Metal Gear Solid 4 takes a more ambiguous tack. The game is a stealth-action drama set in the year 2014, in a world that’s ostensibly a heightened version of our own. It imagines the harrowing eventualities of global capitalism in broad, even abstract terms: the world is consumed by perpetual warfare between local populaces and faceless paramilitary companies with automated drones. These wars are not waged for a people, a country, or an ideology. Instead, they are mere expressions of economic flux. It’s all girded by the ominous “System,” a network that uses nanotechnology to interlink soldiers on the battlefield with the massive artificial intelligences running the show. These AIs, tasked with preserving world order, have determined, to a mathematical certainty, how to use neverending war to maintain economic homeostasis.
Like Fallout 3, Metal Gear Solid 4 is an intense action game featuring a diverse assortment of weapons. And although the player must navigate chaotic warzones, the object is not to engage with every enemy, but to use stealth, guile, and situational awareness to make your way to important characters or pieces of technology that forward the story. Unlike Fallout 3’s open world, story-if-you-want-it structure, Metal Gear Solid 4 is rigidly linear and defined entirely by its narrative. The story begins with series protagonist Snake hunting for an old nemesis, Ocelot, who has hijacked partial control of the System. When Ocelot deactivates it, an entire army drops to the ground in pain; until now, nanomachines in their bodies have suppressed all emotion to make them more efficient soldiers. Without this artificial emotion control, the soldiers have no defense against the full load of trauma, fear and shock.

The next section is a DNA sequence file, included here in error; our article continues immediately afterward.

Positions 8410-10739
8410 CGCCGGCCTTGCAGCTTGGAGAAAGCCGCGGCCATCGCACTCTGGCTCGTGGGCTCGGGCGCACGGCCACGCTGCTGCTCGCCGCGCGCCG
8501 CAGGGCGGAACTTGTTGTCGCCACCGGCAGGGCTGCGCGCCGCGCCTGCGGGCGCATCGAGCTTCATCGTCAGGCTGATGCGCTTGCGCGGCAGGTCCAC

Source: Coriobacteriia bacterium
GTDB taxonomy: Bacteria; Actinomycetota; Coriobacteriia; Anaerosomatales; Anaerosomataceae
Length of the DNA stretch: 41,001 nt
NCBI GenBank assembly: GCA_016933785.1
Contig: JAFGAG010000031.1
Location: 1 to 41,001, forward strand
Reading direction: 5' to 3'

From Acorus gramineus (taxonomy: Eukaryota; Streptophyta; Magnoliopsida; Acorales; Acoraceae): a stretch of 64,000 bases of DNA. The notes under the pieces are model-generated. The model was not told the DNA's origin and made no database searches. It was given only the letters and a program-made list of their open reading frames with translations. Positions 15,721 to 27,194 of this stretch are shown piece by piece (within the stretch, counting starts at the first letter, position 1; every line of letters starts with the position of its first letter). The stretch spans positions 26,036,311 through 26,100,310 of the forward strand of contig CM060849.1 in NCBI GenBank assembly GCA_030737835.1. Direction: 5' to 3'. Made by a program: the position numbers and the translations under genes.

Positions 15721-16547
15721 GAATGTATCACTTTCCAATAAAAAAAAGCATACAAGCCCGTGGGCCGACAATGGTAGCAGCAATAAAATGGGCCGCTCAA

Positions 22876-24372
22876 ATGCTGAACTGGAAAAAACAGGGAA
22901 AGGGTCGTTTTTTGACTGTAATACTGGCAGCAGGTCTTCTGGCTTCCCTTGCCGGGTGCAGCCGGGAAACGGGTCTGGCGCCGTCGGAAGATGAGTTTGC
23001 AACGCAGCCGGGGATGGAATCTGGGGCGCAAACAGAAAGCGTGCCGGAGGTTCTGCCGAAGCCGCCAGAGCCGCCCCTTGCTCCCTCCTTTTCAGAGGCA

The Metal Gear Solid series has often commented on the relationship between videogames and war, and the System is one of its most ambitious narrative conceits. We can see its real-life analogue in reports of drone operators experiencing post-traumatic stress, despite being a world away from the battlefield and any physical danger. In the world of Metal Gear, power is not just the ability to wage war, but also to streamline it, stripping it of emotion or ideology. And like our own world, this kind of power comes with familiar specters: paramilitary companies, wetwork teams operating in third world theaters, and drone weapons, some of which eerily resemble animals.